Seeing the world through other people’s eyes is a common technique that is sometimes used in cognitive behavioural therapy (CBT). Obviously, that’s not all there is to CBT, but it can be a very beneficial exercise. Everyone knows someone (either fictional or real) who has a quirky way of seeing the world. They often have great stories to tell, and are generally content and happy people. Can we “borrow” their way of thinking? Would it have the potential to make us happier? Yes and yes.

The CBT tip of trying to “think like someone else” might sound a little strange, but it can be very beneficial. In fact, it can improve your mood considerably. I recently spent a day trying to think like Leslie Knope, and it was great. Who says you can’t have waffles with whipped cream for breakfast and lunch!

Here is your challenge (yes, you): Pick a person (e.g. a friend or a TV character) who has a great outlook on life. This should be someone who is relaxed and generally happy. Try “borrowing” their thinking style for a day. When you find yourself in a situation that would normally make you bored, angry, anxious, shy, etc., try to think like that other person. I would love to hear how it goes. Please send me an email (fjola@ai-therapy.com), use CBT tip in the subject line of the email, and have fun!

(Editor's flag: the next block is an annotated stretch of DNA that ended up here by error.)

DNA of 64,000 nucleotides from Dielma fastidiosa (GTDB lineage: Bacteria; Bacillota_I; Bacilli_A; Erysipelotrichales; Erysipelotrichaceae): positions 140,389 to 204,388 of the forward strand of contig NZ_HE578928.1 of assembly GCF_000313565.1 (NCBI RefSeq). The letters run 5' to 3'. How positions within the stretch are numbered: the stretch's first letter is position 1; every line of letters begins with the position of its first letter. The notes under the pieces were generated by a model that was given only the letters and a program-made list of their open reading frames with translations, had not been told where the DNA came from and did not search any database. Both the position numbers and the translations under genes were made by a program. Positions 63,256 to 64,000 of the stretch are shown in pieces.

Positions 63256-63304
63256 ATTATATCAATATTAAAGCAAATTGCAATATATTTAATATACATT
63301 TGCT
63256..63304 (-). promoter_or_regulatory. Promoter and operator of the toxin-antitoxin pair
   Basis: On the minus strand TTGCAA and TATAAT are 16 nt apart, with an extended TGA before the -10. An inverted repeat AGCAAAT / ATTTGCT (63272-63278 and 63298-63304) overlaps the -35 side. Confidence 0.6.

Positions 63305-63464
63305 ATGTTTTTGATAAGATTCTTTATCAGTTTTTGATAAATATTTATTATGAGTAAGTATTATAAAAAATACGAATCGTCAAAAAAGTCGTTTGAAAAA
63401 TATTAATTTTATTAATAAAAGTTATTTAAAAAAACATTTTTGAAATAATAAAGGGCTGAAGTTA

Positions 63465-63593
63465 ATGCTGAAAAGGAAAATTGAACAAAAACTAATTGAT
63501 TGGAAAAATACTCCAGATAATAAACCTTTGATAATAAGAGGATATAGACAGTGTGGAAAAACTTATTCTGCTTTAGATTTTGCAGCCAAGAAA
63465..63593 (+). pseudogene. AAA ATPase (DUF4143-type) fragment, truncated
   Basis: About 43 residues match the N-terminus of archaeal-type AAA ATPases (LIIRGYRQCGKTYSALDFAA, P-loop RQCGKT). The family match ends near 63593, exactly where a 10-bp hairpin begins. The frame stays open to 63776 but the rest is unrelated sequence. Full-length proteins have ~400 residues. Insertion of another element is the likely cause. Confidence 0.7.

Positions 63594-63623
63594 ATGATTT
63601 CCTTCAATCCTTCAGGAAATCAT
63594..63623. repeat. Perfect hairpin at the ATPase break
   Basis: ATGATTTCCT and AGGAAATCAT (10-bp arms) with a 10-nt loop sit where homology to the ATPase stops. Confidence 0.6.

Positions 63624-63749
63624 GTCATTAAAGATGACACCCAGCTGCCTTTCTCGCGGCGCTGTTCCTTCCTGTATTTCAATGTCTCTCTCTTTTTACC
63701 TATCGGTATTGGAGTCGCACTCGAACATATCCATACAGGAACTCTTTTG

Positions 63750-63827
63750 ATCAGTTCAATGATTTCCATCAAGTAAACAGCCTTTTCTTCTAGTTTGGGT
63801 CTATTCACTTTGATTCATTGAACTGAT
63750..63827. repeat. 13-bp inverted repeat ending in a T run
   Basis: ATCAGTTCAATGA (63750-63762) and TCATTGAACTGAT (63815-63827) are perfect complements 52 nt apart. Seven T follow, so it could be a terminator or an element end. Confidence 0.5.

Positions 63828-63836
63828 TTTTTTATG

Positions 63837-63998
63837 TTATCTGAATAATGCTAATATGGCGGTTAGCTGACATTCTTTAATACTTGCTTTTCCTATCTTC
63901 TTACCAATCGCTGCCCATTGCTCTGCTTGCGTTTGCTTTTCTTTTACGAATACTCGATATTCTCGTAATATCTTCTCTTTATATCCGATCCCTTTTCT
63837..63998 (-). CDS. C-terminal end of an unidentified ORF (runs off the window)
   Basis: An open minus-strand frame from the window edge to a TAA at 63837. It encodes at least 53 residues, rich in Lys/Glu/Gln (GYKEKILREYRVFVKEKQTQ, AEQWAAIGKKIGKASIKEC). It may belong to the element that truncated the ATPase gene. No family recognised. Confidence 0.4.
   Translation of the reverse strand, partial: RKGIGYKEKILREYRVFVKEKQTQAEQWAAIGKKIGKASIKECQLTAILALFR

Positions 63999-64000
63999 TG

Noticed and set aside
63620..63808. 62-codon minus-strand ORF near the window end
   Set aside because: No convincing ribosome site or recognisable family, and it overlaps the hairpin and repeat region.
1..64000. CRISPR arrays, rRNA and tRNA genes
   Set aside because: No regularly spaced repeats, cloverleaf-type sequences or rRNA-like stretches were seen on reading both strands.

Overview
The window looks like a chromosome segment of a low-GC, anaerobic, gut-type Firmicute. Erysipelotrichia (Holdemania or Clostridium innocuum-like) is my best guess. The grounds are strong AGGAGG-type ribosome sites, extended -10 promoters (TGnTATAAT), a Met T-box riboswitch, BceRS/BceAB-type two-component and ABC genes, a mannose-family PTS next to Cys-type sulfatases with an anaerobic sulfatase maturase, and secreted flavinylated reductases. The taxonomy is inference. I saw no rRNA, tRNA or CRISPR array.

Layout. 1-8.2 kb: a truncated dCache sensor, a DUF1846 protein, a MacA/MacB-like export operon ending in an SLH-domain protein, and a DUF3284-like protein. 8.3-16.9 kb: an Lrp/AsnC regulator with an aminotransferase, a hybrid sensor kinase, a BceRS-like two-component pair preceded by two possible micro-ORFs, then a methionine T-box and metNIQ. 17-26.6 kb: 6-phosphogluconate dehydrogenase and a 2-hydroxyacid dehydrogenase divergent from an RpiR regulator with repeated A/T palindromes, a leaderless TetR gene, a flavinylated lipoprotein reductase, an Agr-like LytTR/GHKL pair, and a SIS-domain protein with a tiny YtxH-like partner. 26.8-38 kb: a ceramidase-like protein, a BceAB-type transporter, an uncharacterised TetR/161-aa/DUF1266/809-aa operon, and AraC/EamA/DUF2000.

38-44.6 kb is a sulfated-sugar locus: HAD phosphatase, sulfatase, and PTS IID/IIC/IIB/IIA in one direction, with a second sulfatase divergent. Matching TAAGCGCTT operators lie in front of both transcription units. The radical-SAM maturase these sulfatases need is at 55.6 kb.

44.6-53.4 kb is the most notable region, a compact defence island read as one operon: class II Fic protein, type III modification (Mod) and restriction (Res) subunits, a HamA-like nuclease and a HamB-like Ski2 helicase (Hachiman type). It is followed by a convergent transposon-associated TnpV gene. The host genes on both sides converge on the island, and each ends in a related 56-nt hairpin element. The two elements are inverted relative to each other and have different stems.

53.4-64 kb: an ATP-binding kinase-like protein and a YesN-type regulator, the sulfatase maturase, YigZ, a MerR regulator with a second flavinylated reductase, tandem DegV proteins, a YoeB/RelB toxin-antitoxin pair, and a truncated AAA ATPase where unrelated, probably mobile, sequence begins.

Fjola  Helgadottir, PhD, MClinPsych, is a clinical psychologist, a senior research clinician at the University of Oxford, and is a co-creator of AI-Therapy.com, an online CBT treatment program for overcoming social anxiety


Social anxiety is a persistent and chronic mental health problem1. It is estimated that between 7%-12% of people experience social anxiety at some point in their life2. This means that it impacts from four to seven million people in Britain alone!